Logo of Phnom Penh Post newspaper Phnom Penh Post - Ranariddh: We can't pay Thais $50m

Ranariddh: We can't pay Thais $50m

Ranariddh: We can't pay Thais $50m


Riot helmets await their owners at a training exercise near Phnom Penh International Airport on March 6. The exercise was announced by police chief Hok Lundy in late February, ostensibly to crack down on potential troublemakers in the run-up to the July 27 general election. Some observers warned it was a sign of overkill following criticism from Thailand over Phnom Penhís poor handling of the January riots.

THE President of the National Assembly, Prince Norodom Ranariddh, has raised doubts

Cambodia can afford the estimated $50 million for damage inflicted on Thai interests

during the January 29 riots. His comments come after Bangkok said it would not normalize

relations until reparations were made.

"If we look at the poverty of Cambodia, I do not think we have the money to

pay for the damage, or any other means to solve the problem," Ranariddh told

the Post on March 12. "I will leave it to the government, and I expect the government

will report to the National Assembly."

And in another development related to the riots, King Norodom Sihanouk has indicated

he will grant a Royal pardon to any of the 60 students in jail awaiting trial who

are convicted of involvement in the riots.

That followed a press release on February 27 in which the King called for the release

of the students. Prime Minister Hun Sen replied that such a gesture was well-meant

but would undermine the judiciary.

Writing in the margins of the latest monthly bulletin (BMD), which is released March

14, the King stated his deep conviction that those who had been arrested were not

the real culprits.

"If these 60 are condemned and must remain in prison, I would permit myself,

in my capacity as Constitutional King and in conformity with that which the 1993

Constitution accords me ... to reprieve these 60, because, according to my intimate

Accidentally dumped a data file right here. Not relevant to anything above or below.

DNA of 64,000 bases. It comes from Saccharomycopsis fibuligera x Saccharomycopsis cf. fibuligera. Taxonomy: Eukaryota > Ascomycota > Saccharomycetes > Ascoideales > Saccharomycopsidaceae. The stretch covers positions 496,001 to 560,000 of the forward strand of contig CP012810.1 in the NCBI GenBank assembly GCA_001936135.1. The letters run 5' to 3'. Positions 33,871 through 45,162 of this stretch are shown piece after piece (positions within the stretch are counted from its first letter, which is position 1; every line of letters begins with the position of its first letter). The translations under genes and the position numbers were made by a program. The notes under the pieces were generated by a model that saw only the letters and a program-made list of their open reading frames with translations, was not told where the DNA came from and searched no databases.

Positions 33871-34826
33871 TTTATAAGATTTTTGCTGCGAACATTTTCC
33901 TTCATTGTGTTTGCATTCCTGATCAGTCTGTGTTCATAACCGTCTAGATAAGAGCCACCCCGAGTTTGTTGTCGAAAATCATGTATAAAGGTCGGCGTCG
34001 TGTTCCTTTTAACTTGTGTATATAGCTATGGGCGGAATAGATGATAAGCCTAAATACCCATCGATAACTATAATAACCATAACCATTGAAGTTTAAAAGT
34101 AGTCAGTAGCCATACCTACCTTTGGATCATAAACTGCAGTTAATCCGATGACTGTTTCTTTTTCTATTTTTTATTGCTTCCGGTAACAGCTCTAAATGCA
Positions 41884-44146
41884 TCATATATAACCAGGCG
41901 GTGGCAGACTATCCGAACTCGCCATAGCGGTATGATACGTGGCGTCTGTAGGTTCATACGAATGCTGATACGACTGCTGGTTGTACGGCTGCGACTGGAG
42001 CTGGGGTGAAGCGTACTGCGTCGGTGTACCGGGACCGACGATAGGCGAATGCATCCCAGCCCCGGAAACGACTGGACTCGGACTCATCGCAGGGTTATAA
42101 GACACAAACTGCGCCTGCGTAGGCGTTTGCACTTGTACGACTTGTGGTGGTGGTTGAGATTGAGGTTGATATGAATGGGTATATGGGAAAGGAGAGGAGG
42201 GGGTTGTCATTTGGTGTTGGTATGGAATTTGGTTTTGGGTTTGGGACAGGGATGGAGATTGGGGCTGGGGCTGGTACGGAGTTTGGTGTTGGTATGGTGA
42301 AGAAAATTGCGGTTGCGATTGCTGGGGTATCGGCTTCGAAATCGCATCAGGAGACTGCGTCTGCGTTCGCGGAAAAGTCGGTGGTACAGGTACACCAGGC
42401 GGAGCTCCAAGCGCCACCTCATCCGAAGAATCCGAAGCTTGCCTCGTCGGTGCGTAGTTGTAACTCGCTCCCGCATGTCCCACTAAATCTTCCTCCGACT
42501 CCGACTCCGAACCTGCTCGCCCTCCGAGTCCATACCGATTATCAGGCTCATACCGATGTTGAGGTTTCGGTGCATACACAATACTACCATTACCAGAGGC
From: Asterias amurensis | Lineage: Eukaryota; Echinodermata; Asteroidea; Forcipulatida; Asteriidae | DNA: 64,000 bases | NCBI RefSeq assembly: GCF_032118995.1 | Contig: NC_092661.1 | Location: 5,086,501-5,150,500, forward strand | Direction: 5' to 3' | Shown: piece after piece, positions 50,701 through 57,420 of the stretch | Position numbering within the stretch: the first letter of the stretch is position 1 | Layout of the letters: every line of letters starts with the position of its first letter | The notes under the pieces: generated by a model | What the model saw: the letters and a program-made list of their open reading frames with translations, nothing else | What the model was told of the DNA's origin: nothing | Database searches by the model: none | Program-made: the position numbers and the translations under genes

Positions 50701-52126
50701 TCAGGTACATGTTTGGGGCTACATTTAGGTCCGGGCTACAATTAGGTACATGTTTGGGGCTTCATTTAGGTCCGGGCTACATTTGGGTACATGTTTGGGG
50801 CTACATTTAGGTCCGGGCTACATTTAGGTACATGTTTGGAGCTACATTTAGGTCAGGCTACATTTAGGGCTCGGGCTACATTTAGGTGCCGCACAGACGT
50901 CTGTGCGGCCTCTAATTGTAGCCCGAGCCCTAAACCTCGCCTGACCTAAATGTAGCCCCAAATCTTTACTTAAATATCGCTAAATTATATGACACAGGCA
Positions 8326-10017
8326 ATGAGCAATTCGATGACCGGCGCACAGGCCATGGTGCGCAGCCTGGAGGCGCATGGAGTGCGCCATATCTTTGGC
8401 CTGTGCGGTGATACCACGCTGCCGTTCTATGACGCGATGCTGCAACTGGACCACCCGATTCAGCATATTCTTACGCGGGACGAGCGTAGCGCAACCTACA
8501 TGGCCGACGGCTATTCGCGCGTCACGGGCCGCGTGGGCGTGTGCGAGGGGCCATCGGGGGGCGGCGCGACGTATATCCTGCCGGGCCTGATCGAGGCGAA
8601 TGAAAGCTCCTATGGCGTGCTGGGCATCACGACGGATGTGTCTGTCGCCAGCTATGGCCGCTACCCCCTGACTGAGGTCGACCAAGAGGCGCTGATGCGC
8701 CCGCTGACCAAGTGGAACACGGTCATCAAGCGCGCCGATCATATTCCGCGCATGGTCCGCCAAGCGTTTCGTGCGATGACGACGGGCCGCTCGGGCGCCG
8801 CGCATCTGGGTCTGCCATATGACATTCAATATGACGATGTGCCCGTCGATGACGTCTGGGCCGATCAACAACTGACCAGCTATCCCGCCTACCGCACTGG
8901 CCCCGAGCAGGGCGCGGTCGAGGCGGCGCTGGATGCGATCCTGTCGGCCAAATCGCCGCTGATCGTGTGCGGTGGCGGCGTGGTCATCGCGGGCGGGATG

conviction, the real guilty ones are not these 60," he wrote.

The Thai charge d'affaires, Kosit Chatpaiboon, would not comment on Prince Ranariddh's

remarks about a lack of money, but it seems unlikely they will impress Bangkok. The

past two weeks have seen an already shaky relationship deteriorate further as Prime

Minister Hun Sen's comments have grown increasingly vitriolic.

The situation took a turn for the worse on March 5 when the Ministry of Interior

ordered all border checkpoints closed between until further notice.

Hun Sen defended that decision the following day, saying the main reason was to ensure

the safety of Cambodian citizens. He said Cambodians who traveled to Thailand risked

death in that country's "war on drugs".

"I would be the victim of politics and history if I let the people go to die,"

Hun Sen said.

He told the crowd at the opening of a Siem Reap health center that the decision was

made after he was told of four instances where Cambodians had been killed or injured.

Hun Sen added angrily that the other reason was that Thailand had used the riots

to forge unequal trade relations.

"The Cambodian people are permitted to buy goods inside Thailand but the Thais

do not bring their goods to sell in Cambodia," he said. "It is not equal

and not just to have that kind of relationship in trade. It makes it seem as if Khmers

are beggars."